More than a ton of illegal shark fins seized in San Francisco

In this undated photo provided by the University of California, Davis, the dorsal fin of a great white shark is seen near San Francisco. A new study finds that there are far fewer great white sharks living off California's coast than scientists had expected. (AP Photo/University of California, Davis)
February 14, 2014 8:50:27 PM PST
Officials say over a ton of illegal shark fins was seized from a San Francisco business owner involved in challenging a shark fin ban late last month, prompting the group to drop its suit.

Michael Kwong, 42, of San Francisco was found to be selling shark fins during a Jan. 29 inspection of his business, Kwong Yip, Inc., located at 1220 Howard St., according to Lt. Patrick Foy of the California Department of Fish and Wildlife.

Officers seized 2,138 pounds of suspected shark fin from Kwong, Foy said.

Kwong was cited under a new state law banning the sale of shark fin that took full effect on July 1 of last year.

According to the Humane Society of the United States, he was also part of a coalition challenging the constitutionality of the law in federal court.

Jennifer Fearing, California senior state director for the humane society, said that Kwong was part of the Asian American Rights Committee of California, a group that sued to block the law on the grounds that it was discriminatory against Asian-Americans.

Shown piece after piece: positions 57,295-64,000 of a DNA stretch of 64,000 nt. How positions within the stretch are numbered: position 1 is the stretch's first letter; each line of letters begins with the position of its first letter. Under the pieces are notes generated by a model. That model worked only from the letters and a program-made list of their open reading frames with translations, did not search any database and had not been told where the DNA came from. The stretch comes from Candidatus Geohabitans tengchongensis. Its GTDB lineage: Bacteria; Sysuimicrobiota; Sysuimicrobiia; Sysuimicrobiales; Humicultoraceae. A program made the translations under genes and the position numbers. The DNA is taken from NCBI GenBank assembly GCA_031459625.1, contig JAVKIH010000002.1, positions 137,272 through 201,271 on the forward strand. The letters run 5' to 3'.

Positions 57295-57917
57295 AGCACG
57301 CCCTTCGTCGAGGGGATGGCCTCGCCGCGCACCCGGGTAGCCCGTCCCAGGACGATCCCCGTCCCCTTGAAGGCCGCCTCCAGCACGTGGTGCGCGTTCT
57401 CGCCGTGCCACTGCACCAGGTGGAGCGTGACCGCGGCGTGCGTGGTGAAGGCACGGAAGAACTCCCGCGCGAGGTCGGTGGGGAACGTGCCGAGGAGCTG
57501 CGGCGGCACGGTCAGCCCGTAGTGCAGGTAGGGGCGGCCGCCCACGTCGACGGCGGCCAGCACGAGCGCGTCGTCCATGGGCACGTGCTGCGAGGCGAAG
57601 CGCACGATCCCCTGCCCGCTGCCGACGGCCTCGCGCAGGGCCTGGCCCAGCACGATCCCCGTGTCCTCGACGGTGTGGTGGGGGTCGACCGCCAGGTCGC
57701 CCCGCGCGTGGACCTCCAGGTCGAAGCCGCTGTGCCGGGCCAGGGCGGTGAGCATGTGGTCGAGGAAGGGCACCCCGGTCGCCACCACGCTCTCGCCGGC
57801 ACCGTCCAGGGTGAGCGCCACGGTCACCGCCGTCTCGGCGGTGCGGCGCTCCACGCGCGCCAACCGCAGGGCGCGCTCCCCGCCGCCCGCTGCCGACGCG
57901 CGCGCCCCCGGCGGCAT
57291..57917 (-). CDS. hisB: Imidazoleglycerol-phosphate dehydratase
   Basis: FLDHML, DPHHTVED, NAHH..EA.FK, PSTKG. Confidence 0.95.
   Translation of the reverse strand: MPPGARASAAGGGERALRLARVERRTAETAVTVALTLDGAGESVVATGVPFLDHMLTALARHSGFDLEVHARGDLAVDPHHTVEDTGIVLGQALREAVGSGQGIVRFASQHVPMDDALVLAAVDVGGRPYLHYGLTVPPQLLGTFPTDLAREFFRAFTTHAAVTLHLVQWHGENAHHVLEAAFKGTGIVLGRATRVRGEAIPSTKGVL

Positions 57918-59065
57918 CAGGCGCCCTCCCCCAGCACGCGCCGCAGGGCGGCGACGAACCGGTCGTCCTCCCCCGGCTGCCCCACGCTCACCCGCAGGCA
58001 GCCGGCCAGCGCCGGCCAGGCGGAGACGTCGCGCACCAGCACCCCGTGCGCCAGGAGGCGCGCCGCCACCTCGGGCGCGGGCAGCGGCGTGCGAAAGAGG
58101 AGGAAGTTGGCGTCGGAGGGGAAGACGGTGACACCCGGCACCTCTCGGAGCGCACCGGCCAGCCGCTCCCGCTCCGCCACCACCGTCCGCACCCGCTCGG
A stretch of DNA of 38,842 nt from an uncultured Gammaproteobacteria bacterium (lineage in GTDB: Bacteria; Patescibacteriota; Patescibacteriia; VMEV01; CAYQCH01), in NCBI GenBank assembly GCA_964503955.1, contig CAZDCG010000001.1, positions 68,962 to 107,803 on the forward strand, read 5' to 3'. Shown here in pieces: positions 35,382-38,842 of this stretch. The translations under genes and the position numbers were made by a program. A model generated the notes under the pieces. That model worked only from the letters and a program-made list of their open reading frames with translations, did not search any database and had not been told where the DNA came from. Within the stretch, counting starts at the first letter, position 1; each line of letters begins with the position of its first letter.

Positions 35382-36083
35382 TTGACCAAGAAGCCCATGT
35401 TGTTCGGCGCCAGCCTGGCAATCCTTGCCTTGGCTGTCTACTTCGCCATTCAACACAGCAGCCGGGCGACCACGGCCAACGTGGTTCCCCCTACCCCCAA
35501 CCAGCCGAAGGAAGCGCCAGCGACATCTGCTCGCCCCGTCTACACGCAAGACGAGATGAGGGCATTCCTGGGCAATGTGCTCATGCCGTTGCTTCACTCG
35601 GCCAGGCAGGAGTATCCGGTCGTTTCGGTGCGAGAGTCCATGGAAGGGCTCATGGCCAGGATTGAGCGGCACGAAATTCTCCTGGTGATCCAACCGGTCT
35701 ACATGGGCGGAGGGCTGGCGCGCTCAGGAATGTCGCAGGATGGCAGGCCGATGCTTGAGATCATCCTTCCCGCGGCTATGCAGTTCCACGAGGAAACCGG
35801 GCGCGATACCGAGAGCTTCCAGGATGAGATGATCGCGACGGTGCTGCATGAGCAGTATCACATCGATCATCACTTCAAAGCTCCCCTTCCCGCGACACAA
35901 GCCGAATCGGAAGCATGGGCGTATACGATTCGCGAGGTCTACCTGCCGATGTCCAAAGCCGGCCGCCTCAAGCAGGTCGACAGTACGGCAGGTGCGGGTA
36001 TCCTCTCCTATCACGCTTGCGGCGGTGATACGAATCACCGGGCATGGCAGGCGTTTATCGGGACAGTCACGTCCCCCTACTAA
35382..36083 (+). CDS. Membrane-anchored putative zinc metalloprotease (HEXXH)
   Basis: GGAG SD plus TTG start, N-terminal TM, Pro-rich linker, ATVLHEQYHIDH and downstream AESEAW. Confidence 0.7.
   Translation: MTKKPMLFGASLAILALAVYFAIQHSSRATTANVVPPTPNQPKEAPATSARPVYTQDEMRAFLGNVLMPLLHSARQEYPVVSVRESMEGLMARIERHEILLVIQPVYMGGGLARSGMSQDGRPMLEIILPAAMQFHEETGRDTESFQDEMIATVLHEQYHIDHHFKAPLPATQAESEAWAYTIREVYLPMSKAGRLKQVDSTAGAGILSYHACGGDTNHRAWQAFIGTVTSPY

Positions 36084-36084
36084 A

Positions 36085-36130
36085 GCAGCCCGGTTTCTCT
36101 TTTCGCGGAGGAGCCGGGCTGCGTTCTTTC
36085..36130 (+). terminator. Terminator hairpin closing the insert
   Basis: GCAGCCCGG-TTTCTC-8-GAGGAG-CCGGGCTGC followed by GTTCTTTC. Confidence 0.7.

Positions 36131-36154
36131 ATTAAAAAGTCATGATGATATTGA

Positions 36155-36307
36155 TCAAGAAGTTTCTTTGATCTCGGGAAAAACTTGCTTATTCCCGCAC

The group also argued that the ban on shark fin was superceded by federal law, but the National Marine Fisheries Services upheld the law in a ruling last week, according to Fearing.

Fearing said that in response to the allegations against Kwong, the group has dropped the lawsuit.

However, she noted that a second lawsuit filed by a separate group of shark fin merchants is still pending in federal court. A hearing on motions to dismiss that case are scheduled to be heard on March 19, Fearing said.

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